Thanks to SiriusXM’s Subsoniq radio show on Backspin for the Shafiq interview and spins.

I had to include these two – favorites right out of the gate…

  • The U.N. Plan (mp3)
  • Major Heavy feat. Sonny Coates and Count Bass D (mp3)

BUY: En’a-Free-Ka

Visit: Shafiq’s Enafreeka.com

A Quick Nod to Rick James

streetsongs

I’d just like to know… how in the holy hell is it possible that we live in a world without Rick James?? Yeah yeah, we all know Rick was certainly no angel. I mean, no upstanding citizen would hold someone hostage as a sex slave for six days and torture her with a crack pipe. But it’s crazy nonetheless to think that he’s been gone for more than five years.

I’m still working on getting my Rick James digital collection filled out – several of his vinyl albums sit tucked away in a shelf next to where I sit now – but I have managed to get his 1981 classic, Street Songs (featuring his biggest hit, “Superfreak”), which is my favorite album, along with Cold Blooded.

A tip o’ the hat to you, Rick, wherever you may be. Any fan of the funk worth his salt owes a debt of gratitude to you… I hope the J is being passed your way.

Check Out: Street Songs (20th Anniversary Deluxe Edition)

The Time live in KC

In the year nineteen eighty-three, Prince’s Triple Threat Tour did hit the road. Vanity 6 opened the evening, with The Time as their backing band behind a curtain. Next up, before Prince took the stage, Morris Day and the boys got their 45 minutes in the spotlight, and they took every advantage, trying their hardest to upstage their boss.

I was a wee 12 year old during this tour, so I didn’t get to witness the competition firsthand. But from all accounts, it made for an amazing tour – Prince touring behind 1999, and the Time, with two solid (Prince-produced) records under their belt, there to try and show him up night after night.

Here’s The Time’s set from a recently unearthed soundboard recording from March 19th, 1983, at the Municipal Auditorium in Kansas City.

The Time
Kansas City, MO
March 19, 1983

1. Intro
2. Get It Up
3. 777-9311
4. Girl
5. Wild & Loose
6. Gigolos Get Lonely Too
7. Cool
8. The Walk
9. Outro

It’s Live, It’s Purple: Musicology in Phoenix

A couple times a year, I slip into my Prince-only phase – three, four, five weeks of obsessive listening. To spur it on this time around, it was the Spin issue commemorating the 25th Anniversary of Purple Rain. The movie and album pulled me into Prince’s purple universe in the latter half of 1984, and I haven’t left since.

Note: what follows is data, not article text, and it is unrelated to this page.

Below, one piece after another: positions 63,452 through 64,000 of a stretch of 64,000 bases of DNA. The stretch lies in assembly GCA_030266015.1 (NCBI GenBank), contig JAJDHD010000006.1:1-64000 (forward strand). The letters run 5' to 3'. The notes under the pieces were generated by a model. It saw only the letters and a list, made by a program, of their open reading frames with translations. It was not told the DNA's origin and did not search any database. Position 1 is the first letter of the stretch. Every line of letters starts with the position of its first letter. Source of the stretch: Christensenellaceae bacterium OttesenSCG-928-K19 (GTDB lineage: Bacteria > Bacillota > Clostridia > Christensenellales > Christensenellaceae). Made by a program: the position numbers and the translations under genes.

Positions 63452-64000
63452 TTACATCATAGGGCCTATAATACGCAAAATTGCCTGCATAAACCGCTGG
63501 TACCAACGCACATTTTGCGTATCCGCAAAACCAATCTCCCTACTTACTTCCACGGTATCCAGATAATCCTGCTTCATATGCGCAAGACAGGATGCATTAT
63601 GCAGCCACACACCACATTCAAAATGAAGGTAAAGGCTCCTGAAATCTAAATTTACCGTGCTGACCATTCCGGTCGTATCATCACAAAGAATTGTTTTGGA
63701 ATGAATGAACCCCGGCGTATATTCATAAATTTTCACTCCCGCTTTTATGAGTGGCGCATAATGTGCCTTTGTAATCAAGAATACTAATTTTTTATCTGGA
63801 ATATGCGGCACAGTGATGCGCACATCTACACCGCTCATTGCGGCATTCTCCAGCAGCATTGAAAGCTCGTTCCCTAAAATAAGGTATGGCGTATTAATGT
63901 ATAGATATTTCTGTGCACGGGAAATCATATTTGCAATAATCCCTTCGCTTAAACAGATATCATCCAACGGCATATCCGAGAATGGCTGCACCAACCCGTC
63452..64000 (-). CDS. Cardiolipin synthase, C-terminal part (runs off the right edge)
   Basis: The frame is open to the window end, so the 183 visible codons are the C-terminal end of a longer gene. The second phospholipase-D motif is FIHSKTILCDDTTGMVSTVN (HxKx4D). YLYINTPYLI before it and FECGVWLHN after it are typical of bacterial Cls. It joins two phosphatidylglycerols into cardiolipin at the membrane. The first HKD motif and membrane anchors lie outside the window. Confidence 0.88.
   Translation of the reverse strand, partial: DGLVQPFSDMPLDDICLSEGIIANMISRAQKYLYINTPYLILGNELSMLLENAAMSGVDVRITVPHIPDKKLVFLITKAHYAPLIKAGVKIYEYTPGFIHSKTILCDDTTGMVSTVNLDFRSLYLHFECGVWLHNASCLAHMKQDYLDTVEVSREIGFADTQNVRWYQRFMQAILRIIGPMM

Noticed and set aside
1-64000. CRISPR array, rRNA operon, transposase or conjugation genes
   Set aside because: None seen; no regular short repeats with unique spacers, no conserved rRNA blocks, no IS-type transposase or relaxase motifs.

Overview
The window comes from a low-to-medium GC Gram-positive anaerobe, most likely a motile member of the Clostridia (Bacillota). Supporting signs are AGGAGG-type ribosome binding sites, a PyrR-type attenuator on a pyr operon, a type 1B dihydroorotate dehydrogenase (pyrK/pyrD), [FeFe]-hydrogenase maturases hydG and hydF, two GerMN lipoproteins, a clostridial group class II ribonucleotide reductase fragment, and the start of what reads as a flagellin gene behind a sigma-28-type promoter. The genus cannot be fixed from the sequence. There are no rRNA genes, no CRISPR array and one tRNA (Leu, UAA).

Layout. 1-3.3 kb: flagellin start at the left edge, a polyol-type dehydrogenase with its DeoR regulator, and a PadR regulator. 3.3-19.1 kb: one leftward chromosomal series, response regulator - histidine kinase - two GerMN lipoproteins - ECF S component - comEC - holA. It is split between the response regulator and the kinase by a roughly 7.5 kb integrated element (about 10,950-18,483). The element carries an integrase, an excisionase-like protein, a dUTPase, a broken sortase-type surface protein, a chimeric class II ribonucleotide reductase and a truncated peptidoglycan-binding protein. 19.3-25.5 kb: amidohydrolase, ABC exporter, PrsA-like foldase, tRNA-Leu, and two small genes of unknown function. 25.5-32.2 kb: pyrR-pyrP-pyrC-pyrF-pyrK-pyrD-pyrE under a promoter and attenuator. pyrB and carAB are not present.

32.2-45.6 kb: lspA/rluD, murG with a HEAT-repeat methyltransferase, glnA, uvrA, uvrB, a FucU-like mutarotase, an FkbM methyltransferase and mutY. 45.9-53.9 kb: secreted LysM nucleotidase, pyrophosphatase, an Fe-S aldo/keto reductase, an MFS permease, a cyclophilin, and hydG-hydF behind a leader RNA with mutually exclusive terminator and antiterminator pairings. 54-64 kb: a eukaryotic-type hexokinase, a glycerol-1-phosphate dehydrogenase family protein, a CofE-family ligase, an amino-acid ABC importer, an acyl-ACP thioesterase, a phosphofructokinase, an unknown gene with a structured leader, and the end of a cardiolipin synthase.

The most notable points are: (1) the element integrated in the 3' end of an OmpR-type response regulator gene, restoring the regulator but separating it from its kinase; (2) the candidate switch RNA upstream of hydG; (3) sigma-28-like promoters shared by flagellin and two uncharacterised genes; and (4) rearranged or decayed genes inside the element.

What I could use right now is some live Prince – something I haven’t experienced since April 2002, when he was touring behind The Rainbow Children album with his ‘One Night Alone’ shows…

Unfortunately, I missed the Musicology tour. I was moving from Denver back to Phoenix that Spring of ’04.  He stopped in Denver a few weeks after I left, and he played Phoenix a week or two before I got there. Great luck.

I’m still assuming that Prince would want to tour behind his latest albums, Lotusflow3r and MPLSound, but we’re still waiting. Over the last few weeks, he’s played the Montreux Jazz Festival and a fancy-pants show in Monaco. But let’s hope he gets back stateside for some normal gigs for everyman and everywoman. You know, the fans who’ve supported him for decades?

I missed a good show in Phoenix that Spring of ’04. Hear for yourself…

Musicology Tour
Glendale Arena | Phoenix, AZ
March 31st, 2004

Part 1

1. Intro
2. Musicology
3. Let’s Go Crazy
4. I Would Die 4 U
5. When Doves Cry
6. 1999 – Intro Baby I’m A Star
7. Shhh
8. D.M.S.R Incl. The Way You Move
9. A Love Bizarre – The Glamorous Life – I Feel 4 U
10. Controversy
11. Interlude
12. God
13. The Beautiful Ones
14. Nothing Compares 2 U
15. Insatiable

Part 2

1. Sign ‘O’ The Times
2. The Question Of U – The One – Fallin
3. Let’s Work
4. U Got The Look
5. Hot Pants
6. Soulman
7. Kiss
8. Take Me With U
9. Outro
10. Purple Rain

Bonus Tracks:

San Antonio, TX | SBC Center | June 9th, 2004

11. D.M.S.R.
12. A Love Bizarre
13. I Feel For You
14. Controversy

Amazon Links:

Prince & Lenny – American Woman

If you do a little digging, it is possible to track down some quality Prince video action online. This comes from the Pay-Per-View concert (Rave Un2 the Year 2000) that Prince broadcast on New Year’s Eve 1999. It was a few months after Prince had released the disappointing Rave Un2 the Joy Fantastic. The album was released on Arista, and was conceived by Clive Davis as a comeback/collaboration album, similar to what Supernatural had done for Carlos Santana a couple years earlier. It featured artists like Chuck D., Gwen Stefani, and Sheryl Crow, and well, it didn’t turn out to be the smash hit they were looking for.

As for Lenny, he had just contributed his version of the Guess Who classic “American Woman” to the Austin Powers: The Spy Who Shagged Me soundtrack.

And here, the two sashay to the stage in dramatic fashion, and do proceed to rock the house.